Turkish President Recep Tayyip Erdogan is set to meet his Russian counterpart, Vladimir Putin, in St Petersburg.
Turkish President Recep Tayyip Erdogan flies into Russia on Tuesday for his first meeting with counterpart Vladimir Putin since the two began healing a bitter rift over Turkey shooting down a Russian fighter jet.
Erdogan’s visit to Putin’s hometown of St Petersburg on Tuesday is also his first foreign trip since a failed coup attempt last month that sparked a purge of alleged coup supporters in the military, judiciary, civil service and education sector, and cast a shadow over Turkey’s relations with the West.
"This visit seems to me a new milestone in bilateral relations, beginning with a clean slate, and I personally, with all my heart and on behalf of the Turkish nation salute President Putin and all Russians," Erdogan said in an interview with Russian state media before the visit.
The shooting down of the Russian jet by a Turkish F-16 over the Syrian border last November saw a furious Putin slap economic sanctions on Turkey and launch a blistering war of words with Erdogan that seemed to irrevocably damage burgeoning ties.
"When the Turkish military shot down a Russian fighter jet that it said strayed from Syrian into Turkish airspace last November, Moscow’s retaliation was swift," Al Jazeera’s Bernard Smith, reporting from Istanbul, said.
"Tourist charter flights to Turkey stopped, Russian visitor numbers fell by 87 percent. Turkey’s exports to Russia, including food, fell by more than half to $730m in the first six months of this year."
But, in a reversal in late June, Putin accepted a personal expression of regret over the incident from Erdogan as an apology, immediately rolled back a ban on the sale of package holidays to Turkey and signalled Moscow would end measures against food imports and construction firms from the country.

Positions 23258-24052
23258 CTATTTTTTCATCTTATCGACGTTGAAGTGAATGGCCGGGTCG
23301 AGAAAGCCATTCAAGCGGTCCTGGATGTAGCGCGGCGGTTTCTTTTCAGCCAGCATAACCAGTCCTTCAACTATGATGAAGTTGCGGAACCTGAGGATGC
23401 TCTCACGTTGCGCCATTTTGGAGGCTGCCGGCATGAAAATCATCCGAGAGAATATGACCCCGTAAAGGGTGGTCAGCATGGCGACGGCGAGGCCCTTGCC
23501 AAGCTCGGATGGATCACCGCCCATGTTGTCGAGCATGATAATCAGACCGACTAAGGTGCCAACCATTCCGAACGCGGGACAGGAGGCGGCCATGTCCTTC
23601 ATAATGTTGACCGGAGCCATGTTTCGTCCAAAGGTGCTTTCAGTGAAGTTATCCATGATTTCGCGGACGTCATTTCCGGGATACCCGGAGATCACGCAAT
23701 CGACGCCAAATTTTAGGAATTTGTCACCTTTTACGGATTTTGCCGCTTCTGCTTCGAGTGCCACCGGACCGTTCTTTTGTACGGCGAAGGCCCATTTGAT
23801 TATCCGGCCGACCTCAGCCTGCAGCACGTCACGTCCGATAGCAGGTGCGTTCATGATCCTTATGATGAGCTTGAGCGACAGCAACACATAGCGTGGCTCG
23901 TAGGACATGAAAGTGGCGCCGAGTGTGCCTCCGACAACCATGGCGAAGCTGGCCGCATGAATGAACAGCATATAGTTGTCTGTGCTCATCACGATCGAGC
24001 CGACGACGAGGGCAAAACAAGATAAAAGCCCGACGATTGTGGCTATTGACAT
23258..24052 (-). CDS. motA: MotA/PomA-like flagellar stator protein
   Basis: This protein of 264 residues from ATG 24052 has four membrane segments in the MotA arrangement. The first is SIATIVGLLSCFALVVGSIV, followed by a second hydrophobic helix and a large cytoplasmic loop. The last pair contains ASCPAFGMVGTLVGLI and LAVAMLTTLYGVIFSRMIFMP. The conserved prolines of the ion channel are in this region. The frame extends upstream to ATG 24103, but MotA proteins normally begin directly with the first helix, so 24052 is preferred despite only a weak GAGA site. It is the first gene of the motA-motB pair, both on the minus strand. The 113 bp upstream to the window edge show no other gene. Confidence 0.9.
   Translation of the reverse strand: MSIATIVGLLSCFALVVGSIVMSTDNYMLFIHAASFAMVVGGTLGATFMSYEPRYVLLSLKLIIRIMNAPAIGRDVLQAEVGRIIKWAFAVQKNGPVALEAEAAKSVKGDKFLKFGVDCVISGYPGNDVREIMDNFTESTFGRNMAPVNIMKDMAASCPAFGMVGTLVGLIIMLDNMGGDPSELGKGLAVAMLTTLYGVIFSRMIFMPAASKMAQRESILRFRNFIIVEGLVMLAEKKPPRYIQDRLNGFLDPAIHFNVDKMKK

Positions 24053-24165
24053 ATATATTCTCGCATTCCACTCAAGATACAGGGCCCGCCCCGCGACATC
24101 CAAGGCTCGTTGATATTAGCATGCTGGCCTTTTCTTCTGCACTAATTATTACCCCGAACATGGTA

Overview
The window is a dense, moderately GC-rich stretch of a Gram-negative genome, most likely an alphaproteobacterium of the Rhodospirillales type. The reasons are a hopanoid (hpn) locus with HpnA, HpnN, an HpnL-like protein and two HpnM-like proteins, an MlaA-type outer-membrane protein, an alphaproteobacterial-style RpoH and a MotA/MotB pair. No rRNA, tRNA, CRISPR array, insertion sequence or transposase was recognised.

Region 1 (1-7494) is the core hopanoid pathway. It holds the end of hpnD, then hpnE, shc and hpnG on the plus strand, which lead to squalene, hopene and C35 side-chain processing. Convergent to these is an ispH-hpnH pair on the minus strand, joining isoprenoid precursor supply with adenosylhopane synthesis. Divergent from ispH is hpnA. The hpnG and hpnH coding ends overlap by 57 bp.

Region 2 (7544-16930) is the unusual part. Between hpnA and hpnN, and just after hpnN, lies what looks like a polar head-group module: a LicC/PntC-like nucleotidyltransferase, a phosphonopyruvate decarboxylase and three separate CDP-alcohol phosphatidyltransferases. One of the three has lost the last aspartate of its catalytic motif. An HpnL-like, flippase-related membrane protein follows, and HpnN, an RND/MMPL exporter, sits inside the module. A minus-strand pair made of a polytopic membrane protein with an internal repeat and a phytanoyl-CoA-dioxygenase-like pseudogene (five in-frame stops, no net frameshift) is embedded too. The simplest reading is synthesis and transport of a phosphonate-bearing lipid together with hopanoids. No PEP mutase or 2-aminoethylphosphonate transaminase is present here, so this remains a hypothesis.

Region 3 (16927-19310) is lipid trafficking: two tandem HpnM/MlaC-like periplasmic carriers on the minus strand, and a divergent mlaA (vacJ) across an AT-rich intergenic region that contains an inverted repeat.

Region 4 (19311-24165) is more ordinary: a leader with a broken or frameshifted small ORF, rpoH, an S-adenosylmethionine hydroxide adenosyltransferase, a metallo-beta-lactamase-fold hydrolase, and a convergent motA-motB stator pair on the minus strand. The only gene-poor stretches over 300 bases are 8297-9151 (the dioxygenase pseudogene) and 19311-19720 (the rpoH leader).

Now, following the failed coup attempt, analysts say ties between the two could deepen - with Erdogan publicly making it clear he feels let down by the United States and the European Union.
"The Russian President was much quicker in his condemnation of the attempted coup than many of Turkey’s Western allies and they’ve [the Western allies] also expressed alarm at the extent of the post-coup crackdown," said Al Jazeera’s Smith. "Vladimir Putin hasn’t got involved."
Syria is expected to be high on the agenda during the visit. Moscow’s military support for Syria’s President Bashar al-Assad has been credited for helping to keep him in power.
Turkey, though, wants him gone.
"Currently Turkey cannot enter Syria, it cannot do anything in Syria because the Russian forces are there," Erhan Ersan, a Russian affairs specialist at Istanbul’s Marmara University, told Al Jazeera.
"In order to solve that, they need to bring their positions closer to Russia. If you hear the messages coming from President Erdogan he’s actually open to that. He wants to build a new framework of relations based on Syria with Russia as well."
The head of the opposition Syrian National Coalition welcomed the meeting.
Speaking at a press conference in Istanbul on Monday, Anas al-Abda said Erdogan’s visit could be a "positive step" for finding a solution to a ruinous war that has killed hundreds of thousands.
“We consider the Turkish president as a key ally of the Syrian people," al-Abda told Turkey’s state-run Anadolu Agency. "He has a chance to propose ideas and initiatives to Russians and to explain them the current situation in Syria."